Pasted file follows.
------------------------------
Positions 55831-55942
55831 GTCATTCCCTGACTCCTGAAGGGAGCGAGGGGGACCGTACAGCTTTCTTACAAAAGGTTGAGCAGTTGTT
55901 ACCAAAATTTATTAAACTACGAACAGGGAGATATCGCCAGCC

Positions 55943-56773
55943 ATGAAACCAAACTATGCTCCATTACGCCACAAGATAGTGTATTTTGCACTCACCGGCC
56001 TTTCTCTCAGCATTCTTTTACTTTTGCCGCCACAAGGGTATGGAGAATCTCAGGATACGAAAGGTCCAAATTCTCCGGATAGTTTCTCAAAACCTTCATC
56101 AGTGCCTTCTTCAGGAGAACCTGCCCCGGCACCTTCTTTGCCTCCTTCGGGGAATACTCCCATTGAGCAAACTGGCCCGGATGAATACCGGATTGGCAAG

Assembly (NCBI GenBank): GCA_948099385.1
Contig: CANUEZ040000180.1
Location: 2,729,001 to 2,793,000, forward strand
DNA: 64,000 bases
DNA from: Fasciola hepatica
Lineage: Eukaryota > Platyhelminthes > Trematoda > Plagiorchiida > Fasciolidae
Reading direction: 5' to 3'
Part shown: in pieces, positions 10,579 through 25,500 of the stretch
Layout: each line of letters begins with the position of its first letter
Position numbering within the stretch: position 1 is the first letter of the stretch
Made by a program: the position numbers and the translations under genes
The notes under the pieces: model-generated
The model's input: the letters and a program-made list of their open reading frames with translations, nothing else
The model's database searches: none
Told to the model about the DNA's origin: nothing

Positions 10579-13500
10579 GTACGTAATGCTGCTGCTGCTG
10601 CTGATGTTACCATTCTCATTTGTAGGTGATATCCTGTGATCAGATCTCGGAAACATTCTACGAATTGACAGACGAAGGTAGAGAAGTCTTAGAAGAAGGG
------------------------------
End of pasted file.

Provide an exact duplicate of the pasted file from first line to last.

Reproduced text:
Positions 55831-55942
55831 GTCATTCCCTGACTCCTGAAGGGAGCGAGGGGGACCGTACAGCTTTCTTACAAAAGGTTGAGCAGTTGTT
55901 ACCAAAATTTATTAAACTACGAACAGGGAGATATCGCCAGCC

Positions 55943-56773
55943 ATGAAACCAAACTATGCTCCATTACGCCACAAGATAGTGTATTTTGCACTCACCGGCC
56001 TTTCTCTCAGCATTCTTTTACTTTTGCCGCCACAAGGGTATGGAGAATCTCAGGATACGAAAGGTCCAAATTCTCCGGATAGTTTCTCAAAACCTTCATC
56101 AGTGCCTTCTTCAGGAGAACCTGCCCCGGCACCTTCTTTGCCTCCTTCGGGGAATACTCCCATTGAGCAAACTGGCCCGGATGAATACCGGATTGGCAAG

Assembly (NCBI GenBank): GCA_948099385.1
Contig: CANUEZ040000180.1
Location: 2,729,001 to 2,793,000, forward strand
DNA: 64,000 bases
DNA from: Fasciola hepatica
Lineage: Eukaryota > Platyhelminthes > Trematoda > Plagiorchiida > Fasciolidae
Reading direction: 5' to 3'
Part shown: in pieces, positions 10,579 through 25,500 of the stretch
Layout: each line of letters begins with the position of its first letter
Position numbering within the stretch: position 1 is the first letter of the stretch
Made by a program: the position numbers and the translations under genes
The notes under the pieces: model-generated
The model's input: the letters and a program-made list of their open reading frames with translations, nothing else
The model's database searches: none
Told to the model about the DNA's origin: nothing

Positions 10579-13500
10579 GTACGTAATGCTGCTGCTGCTG
10601 CTGATGTTACCATTCTCATTTGTAGGTGATATCCTGTGATCAGATCTCGGAAACATTCTACGAATTGACAGACGAAGGTAGAGAAGTCTTAGAAGAAGGG